Postoperative management of bite wounds should include elevation, wound care, and antibiotics. Careful follow-up is required to monitor the progression of healing. The patient should be counseled to return immediately if symptoms worsen.
Following a diagnosis of infection, expeditious treatment is required to prevent progression. Tissue cultures are preferred over culture swabs because of the improved accuracy in diagnosing bacterial pathogens. Most infections are treated with irrigation, excisional débridement, and delayed closure. All necrotic tissue should be débrided (Figure 5). Infected bone should be excised and loose fragments of articular cartilage should be removed. In severe cases, significant bone excision is required, and patients should be advised early of the potential risk for later amputation.35,36 After débridement, leaving wounds open to heal by secondary intention facilitates bacterial egress. Patients with established infection may benefit from hospitalization and repeat débridement as needed.
Scant data are available to guide the healthcare provider with regard to the appropriate duration of antibiotic treatment. In general, the duration of therapy is based on the severity of the infection. For example, antibiotic treatment for cellulitis is typically 10 to 14 days, whereas treatment for tenosynovitis, septic arthritis, and osteomyelitis is 3 weeks, 4 weeks, and 6 weeks, respectively.7,8,35 The C-reactive protein level and other markers of infection (eg, erythrocyte sedimentation rate, white blood cell count) may decrease in response to treatment, but clinical observation remains the best measure of management of infection.7,35 Once the infection is controlled, delayed reconstructive efforts may be considered.35,36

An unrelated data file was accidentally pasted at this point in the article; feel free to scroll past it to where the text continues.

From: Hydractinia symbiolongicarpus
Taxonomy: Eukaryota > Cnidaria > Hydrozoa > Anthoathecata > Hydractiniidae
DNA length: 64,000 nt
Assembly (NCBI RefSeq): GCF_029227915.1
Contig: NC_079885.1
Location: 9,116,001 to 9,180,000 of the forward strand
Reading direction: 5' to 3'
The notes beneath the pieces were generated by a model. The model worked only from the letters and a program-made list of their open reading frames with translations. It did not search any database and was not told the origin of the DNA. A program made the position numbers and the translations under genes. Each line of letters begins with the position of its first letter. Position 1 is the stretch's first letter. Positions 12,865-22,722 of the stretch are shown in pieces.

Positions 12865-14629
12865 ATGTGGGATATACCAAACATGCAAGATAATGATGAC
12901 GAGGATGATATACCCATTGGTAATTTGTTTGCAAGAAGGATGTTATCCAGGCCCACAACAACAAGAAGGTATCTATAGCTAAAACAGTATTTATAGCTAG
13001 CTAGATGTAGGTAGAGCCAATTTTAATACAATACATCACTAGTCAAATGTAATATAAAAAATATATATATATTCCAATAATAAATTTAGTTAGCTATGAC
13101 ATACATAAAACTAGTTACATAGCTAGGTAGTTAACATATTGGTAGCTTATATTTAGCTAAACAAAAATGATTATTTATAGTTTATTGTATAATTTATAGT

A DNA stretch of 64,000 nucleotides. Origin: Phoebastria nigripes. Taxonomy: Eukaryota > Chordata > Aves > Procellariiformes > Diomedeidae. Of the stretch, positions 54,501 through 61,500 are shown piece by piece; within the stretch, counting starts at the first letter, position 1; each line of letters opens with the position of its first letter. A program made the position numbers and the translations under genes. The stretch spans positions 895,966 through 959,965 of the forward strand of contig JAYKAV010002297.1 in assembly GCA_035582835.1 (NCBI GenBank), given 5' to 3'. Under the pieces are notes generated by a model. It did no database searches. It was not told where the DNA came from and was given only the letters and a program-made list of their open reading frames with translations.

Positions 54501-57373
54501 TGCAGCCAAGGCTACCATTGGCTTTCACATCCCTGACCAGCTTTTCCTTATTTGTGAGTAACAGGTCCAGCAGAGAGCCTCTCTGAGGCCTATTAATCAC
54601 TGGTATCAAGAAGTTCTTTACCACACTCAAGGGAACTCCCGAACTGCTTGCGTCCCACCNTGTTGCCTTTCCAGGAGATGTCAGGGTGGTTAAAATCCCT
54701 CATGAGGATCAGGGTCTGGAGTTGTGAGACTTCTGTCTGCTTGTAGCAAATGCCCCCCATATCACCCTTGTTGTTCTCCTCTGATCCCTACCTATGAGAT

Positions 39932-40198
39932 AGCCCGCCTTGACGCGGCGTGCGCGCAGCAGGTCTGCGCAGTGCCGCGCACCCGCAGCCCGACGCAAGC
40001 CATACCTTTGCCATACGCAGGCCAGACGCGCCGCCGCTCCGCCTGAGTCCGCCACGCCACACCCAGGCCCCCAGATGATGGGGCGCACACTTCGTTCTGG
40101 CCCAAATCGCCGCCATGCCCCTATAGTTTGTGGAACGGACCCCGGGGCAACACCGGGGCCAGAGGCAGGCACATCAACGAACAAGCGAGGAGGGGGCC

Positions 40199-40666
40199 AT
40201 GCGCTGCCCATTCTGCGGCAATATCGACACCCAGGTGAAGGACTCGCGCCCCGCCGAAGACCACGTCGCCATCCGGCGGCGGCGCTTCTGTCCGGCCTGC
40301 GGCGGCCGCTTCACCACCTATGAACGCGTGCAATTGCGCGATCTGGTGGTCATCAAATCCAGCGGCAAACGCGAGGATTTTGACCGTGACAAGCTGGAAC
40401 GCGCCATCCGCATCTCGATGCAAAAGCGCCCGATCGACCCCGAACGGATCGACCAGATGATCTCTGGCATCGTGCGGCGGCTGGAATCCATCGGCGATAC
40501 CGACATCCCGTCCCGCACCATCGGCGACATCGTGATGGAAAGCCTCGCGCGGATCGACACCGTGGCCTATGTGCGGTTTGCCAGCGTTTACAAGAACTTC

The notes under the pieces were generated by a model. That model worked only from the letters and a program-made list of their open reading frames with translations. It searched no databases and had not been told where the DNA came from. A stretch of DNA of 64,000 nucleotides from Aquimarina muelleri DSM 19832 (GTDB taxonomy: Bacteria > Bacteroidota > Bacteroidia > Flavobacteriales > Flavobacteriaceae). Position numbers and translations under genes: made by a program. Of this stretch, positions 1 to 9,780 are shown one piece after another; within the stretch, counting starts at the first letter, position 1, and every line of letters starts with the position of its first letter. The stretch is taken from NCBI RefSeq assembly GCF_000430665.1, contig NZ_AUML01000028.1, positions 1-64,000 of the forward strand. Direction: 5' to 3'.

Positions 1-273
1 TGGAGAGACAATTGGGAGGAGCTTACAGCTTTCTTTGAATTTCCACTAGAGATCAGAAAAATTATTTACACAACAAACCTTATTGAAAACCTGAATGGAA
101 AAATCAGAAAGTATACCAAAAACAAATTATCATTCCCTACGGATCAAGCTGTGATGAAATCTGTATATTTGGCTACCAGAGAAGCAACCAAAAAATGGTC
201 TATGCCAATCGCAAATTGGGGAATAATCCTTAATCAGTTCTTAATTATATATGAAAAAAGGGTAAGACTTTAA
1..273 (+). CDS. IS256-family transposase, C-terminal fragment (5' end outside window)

The heterogeneity of types of bites, time from injury to presentation, and the presence of injured structures makes the prediction of functional outcomes challenging. Early assessment of bite injuries, irrigation and débridement, and modern antimicrobial therapy have significantly improved outcomes of bites to the hand from humans, dogs, and cats. Patients who present early and are treated may have few sequelae. Delayed presentation or inadequate initial management, however, may lead to persistent infection, advanced joint destruction, and osteomyelitis.36 Untreated septic arthritis has a profound effect on functional outcome, particularly if there is evidence of joint space narrowing or bony changes.46 Once osteomyelitis develops, definitive treatment may require amputation.36 Other complications include erosion of the flexor tendon and volar plate, tendon rupture, and the development of tendon adhesions.